Like a wild-spending holiday shopper, the U.S. government has some repair work to do to put the nation on sound financial footing, writes guest columnist Brian Baird. Spending more and cutting taxes won’t work.
Just like people who overspent for the holidays and are now getting credit-card bills they can’t pay, the new Trump administration and Congress soon will have to try and square easy campaign promises with cold hard realities.
Let’s start by reviewing the preholiday campaign promises of the victors. Taxes will be lowered for corporations and individuals (especially the wealthy); Social Security will be untouched or expanded; military spending and veterans benefits will increase; Medicare won’t be cut; the Affordable Care Act will be dismantled but replaced with something (as yet unspecified) that still makes health care affordable for everyone without rationing, taxes or mandates; we’ll build a wall between Mexico and the U.S.; college tuition and student debt will be either free or reduced; tariffs on imports won’t increase consumer costs; the infrastructure will be repaired and expanded and, of course, the budget will be balanced and we may even amend the Constitution to require it.
Ho Ho Ho, Merry Christmas, Happy Hanukkah, etc., etc.
Learn more about the national debt
Fix the Debt:
The Concord Coalition: http://www.concordcoalition.org/
Committee for a Responsible Federal Budget: http://crfb.org/
Now, like the holiday spender opening January bills, brace yourself for the realities. Bear with me. The numbers that follow are important.
Thanks to past and current promises and policies of both parties, the federal deficit for this fiscal year is already projected to be nearly $600 billion and growing again, while the national debt will very soon top $20 trillion — or $20,000,000,000,000. That’s 77 percent of gross domestic product (GDP) — a post World War II era high and equivalent to nearly $62,000 in federal debt for every person in America, or more than $257,000 owed per child under the age of 18.
This year, to support more than 61 million people, Social Security will pay out $73 billion more in benefits than it generates in revenue, and the program is projected to run a $1.4 trillion shortfall over the next decade. Meanwhile, with 10,000 new beneficiaries signing up for benefits every day, Medicare costs have been projected to rise from 3.6 percent of GDP to 5.6 percent in 2040. On the infrastructure front the nation faces an estimated $3.6 trillion deficit between now and 2020 just to maintain existing water supplies, roads, bridges etc. And none of this takes into account the costs of climate change and its impact on infrastructure, agriculture, insurance, human health, national security or real-estate values.
At this point, like the holiday spender staring at credit-card bills, you may be saying, “Wow, that’s a lot of bad news.”
But wait, there’s more.
Beyond what the nation owes, individual Americans are heavily in debt and have insufficient savings. The total outstanding individual U.S. credit card debt was recently estimated at $762 billion, and households that do not pay off their credit cards each month owe an average of approximately $16,000 to credit-card companies. The median total personal savings in retirement accounts for couples in their late 50s or early 60s has been estimated at less than $20,000 per person, and half of all working families report having no retirement account savings at all.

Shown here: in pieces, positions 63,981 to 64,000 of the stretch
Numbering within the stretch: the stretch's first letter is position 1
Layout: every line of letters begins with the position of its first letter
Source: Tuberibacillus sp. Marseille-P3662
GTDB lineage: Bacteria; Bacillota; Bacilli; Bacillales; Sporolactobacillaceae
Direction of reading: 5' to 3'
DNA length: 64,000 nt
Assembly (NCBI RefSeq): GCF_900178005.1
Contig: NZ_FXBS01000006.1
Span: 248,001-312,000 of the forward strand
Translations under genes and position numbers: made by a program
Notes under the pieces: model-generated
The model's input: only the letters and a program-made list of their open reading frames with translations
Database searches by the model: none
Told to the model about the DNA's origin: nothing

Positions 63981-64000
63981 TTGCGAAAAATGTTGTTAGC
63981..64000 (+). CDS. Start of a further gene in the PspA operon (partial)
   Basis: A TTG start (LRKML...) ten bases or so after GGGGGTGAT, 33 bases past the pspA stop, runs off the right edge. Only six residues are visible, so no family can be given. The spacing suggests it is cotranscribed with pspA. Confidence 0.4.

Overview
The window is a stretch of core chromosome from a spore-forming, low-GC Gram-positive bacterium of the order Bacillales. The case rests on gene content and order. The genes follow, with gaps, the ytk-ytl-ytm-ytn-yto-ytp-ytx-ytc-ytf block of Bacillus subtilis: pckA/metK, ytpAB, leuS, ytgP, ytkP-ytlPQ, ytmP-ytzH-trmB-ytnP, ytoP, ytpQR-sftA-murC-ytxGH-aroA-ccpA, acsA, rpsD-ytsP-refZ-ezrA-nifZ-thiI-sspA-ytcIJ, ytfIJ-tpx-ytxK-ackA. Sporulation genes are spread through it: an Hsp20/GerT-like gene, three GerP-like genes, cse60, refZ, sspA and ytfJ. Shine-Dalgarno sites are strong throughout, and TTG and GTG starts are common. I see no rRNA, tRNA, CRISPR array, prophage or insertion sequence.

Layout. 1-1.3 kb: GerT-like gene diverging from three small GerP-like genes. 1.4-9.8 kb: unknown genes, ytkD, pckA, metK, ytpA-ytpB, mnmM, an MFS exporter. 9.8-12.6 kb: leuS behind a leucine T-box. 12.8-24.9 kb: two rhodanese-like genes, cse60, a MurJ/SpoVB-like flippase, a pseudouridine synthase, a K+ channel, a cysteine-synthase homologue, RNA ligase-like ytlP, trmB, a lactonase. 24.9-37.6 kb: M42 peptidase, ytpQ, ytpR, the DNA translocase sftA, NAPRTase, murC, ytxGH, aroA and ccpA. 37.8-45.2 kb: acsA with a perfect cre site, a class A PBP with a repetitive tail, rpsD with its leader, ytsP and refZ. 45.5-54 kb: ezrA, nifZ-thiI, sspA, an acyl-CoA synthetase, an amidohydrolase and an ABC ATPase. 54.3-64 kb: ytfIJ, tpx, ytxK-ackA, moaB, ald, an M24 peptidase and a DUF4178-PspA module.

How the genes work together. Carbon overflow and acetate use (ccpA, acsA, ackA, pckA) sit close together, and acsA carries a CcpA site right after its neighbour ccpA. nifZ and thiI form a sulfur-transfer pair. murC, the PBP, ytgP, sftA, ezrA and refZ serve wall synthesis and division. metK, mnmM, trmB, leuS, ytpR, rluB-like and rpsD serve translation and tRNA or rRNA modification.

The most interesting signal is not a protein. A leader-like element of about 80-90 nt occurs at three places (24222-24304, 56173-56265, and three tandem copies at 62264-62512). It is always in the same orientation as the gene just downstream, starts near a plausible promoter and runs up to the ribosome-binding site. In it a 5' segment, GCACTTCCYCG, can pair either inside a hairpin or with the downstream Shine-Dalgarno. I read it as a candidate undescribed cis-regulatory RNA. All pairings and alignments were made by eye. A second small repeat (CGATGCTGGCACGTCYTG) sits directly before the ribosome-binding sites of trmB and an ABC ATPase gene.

As bad as things are now, when interest rates rise, as they have inevitably begun to do, servicing all the public and private debt gets only more challenging. Already, interest on the debt is the fastest growing part of the federal budget and the Congressional Budget Office forecasts that cost will likely double in the next five years.
Try solving all of that in a tweet.
“Nonsense,” cry principals of the incoming administration and their ardent supporters. They promise economic growth so robust it will make all the campaign promises come true. According to them, we can cut taxes, leave entitlements untouched or expanded, grow the military, build border walls, not deal with climate change, and the magic of growth will make it all work out just fine.
Maybe, but common sense, history, the example of states, most independent economists, and simple math say it’s not likely to work out that way. If you lower revenues and grow spending, debt gets worse not better.
Which raises this question: Who ultimately pays for all the tax-cutting and entitlements if this gamble by a gambling magnate doesn’t pay off?
The answer is, our kids pay for it — if they can.
There is another way. But it will demand real political leadership and courage from both parties plus honest math. Nonpartisan organizations like the Committee for a Responsible Federal Budget, the Concord Coalition, Fix the Debt and others have put forward real, practical and achievable measures that can be taken quickly and going forward to reduce the debt. Together, these proposals would limit the growth of spending on entitlements, make responsible and fair reforms to the tax code, invest in infrastructure and education, and take other measures to grow the economy without incurring additional debt.
The key to a solution is for the adults in the country, all of us, and especially those in Congress and the administration, to start dealing with reality honestly in our personal lives and in our public policy.
As the administration takes office and Congress reconvenes, we all have to recognize that the holidays are over. There is no Santa or fiscal magic, the bills are coming due and it’s time now to act responsibly. Our children could not vote in this election, but they deserve parents, leaders and representatives who will do what is right — not what is easy.